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Sense Objects – Mahabahrata And Bhagavad Gita See Them As Poison

The mind, which has not attained to the state jnana, is ever in an unsteady condition and in that sense regarded as constituting a false state, vis., that of aham. The Mahabharata throws light on the above mentioned distinctions as affecting human life by the following metaphorical description:

"Frightful is the current of life which, flowing in diverse directions, bears the world onward in its course. The five senses are its crocodiles; the manas and its purposes are its shores; temptation and stupefaction are the grass and straw that float on its bosom; lust and wealth are the fierce reptiles that live in it ; truth forms the tirtha by its miry banks ; falsehood forms its surges, and anger its mire. Taking its rise from the unmanifest, rapid is its current incapable of being crossed by persons of uncleaned souls. Do thou with the aid jnana cross that river which harbours alligators in the shape of the passions.”

The Bhagavad Gita impresses the same truths in similar metaphorical but more philosophical language.

It says "He is learned in the Vedas who knows that tree, the root of which is above [in the higher sphere], and the branches below [in the lower sphere] and which must be known as the indestructible."

“The branches of which spread both above and below, cherished by the gunas which tend to objects of desire."

“The branches throw down roots [as those of an asivatka tree] all around in this mortal world drawn by the attraction of karma [selfful course of life, the result of which is to bind man to the consequences of his acts]."

The entire shape of this tree cannot be known, neither its beginning, nor end, nor the way in which it exists. One should cut off the firmly fixed lower roots of this tree by means of the process called dsanga, i.e., securing freedom from attachment, and thus one should seek the feet of that Being who is the beginning and end of all existence.''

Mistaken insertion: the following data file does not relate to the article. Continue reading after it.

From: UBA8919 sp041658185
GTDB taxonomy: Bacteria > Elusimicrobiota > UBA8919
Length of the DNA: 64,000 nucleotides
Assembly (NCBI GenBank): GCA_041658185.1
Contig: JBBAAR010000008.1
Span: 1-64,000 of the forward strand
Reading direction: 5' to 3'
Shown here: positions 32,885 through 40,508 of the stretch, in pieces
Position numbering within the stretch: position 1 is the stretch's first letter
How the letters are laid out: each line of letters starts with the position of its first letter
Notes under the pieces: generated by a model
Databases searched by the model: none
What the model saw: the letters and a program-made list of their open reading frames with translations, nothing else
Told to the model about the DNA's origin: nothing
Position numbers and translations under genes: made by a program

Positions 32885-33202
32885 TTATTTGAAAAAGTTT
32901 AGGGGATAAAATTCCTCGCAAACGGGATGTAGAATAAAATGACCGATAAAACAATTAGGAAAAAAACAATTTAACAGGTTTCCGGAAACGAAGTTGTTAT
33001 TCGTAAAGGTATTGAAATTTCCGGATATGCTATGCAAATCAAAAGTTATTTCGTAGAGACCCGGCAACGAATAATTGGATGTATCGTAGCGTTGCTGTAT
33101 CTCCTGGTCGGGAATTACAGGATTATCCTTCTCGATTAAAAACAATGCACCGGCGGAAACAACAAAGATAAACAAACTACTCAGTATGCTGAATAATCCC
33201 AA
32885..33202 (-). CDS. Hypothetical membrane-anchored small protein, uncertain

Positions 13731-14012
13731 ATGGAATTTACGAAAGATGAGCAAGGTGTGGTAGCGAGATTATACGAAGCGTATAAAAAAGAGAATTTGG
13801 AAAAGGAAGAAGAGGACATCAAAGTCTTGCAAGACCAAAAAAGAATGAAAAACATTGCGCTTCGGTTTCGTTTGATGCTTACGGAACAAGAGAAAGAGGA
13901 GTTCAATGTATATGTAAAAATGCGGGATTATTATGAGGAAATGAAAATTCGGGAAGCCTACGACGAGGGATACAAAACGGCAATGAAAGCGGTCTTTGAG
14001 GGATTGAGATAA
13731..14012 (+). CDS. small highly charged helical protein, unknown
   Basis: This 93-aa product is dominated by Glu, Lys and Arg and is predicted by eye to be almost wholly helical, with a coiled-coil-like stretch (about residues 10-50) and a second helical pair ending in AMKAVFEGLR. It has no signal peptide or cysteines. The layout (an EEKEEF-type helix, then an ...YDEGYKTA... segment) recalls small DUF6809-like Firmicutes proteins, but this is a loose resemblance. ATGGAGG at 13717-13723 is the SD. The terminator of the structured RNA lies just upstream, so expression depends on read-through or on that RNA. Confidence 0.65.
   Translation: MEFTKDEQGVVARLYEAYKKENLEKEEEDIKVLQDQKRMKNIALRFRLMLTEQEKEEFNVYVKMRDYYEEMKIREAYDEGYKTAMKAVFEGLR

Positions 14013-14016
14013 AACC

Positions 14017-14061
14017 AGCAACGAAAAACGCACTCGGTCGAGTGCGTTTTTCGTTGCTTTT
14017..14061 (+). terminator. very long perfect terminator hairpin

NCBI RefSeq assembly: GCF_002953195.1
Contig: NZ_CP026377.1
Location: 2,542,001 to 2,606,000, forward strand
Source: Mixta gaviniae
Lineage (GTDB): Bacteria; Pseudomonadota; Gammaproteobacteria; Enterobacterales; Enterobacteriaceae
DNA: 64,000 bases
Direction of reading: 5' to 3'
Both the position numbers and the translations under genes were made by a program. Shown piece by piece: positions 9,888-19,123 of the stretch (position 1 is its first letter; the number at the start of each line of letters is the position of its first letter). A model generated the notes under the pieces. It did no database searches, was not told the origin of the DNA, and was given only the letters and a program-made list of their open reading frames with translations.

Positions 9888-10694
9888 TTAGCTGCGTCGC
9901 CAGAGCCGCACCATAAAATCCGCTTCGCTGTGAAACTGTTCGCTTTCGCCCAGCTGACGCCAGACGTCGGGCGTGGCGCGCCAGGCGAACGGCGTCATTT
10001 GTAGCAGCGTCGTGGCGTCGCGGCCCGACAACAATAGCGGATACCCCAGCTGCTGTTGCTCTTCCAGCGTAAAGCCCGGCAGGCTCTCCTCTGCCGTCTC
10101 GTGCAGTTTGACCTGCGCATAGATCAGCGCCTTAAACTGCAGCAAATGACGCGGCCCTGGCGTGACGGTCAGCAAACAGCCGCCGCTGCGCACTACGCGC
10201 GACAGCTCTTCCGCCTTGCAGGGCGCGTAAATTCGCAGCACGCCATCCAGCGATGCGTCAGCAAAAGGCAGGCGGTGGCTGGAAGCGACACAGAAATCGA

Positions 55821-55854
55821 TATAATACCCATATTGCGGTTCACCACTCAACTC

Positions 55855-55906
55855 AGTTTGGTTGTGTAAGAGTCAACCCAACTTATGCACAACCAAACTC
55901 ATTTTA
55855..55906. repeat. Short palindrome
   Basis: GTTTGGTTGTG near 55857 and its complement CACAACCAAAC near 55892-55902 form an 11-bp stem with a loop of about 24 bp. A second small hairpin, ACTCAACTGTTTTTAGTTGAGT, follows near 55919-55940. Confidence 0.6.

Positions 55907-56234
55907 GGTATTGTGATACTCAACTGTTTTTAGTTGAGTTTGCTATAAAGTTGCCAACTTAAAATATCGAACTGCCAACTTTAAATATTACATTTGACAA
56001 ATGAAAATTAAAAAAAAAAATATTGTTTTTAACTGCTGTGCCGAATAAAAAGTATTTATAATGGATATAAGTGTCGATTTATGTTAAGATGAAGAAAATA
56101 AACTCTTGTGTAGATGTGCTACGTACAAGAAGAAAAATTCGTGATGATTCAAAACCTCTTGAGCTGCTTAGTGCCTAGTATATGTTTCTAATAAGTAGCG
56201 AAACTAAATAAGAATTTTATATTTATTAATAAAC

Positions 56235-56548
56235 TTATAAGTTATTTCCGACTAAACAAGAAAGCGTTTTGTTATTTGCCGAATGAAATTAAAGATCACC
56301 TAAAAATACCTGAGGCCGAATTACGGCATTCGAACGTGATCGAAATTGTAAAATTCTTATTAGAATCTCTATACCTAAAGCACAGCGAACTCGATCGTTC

The following from Mahabharata contains another similar metaphorical description of the phenomenon of the life of man.

There is a wonderful tree, called kama [selfful motive of life] in the heart of man. It is born of the seed called spiritual confusion. Wrath and pride constitute its large trunk. Constant selfish longing for action is the basin around its foot for holding the water that nourishes it. Ajnana [want of the perception of a universal spiritual order] is the root of that tree, and mistaken hankering after external objects is the water that sustains it.

Envy constitutes its leaves. The evil acts of past times supply it with vigour. Loss of equanimity and anxiety are its twigs. Grief forms its large branches, and fear is its sprout. Longings after diverse objects that are apparently agreeable, form the creepers that twine round it on every side. The man, who is the slave of desires bound in chains of iron sitting around that fruit-yielding-tree, pays his homage to it in expectation of obtaining its fruit. "But he, who unfastening those chains cuts down that tree and seeks to cast off both pleasure and sorrow attending it, succeeds in attaining to the end of both.

The foolish man, who nourishes this tree by indulgence in the objects of the senses, is destroyed by those very objects in which he indulges after the manner of a poisonous pill destroying the patient to whom it is administered."

Source - The Hindu System Of Moral Science (1912) by - Kishori Lal Sarkar – Published by S G. Majumdar, 121, Cornwallis Street. Kolkata (Page 61 - 66)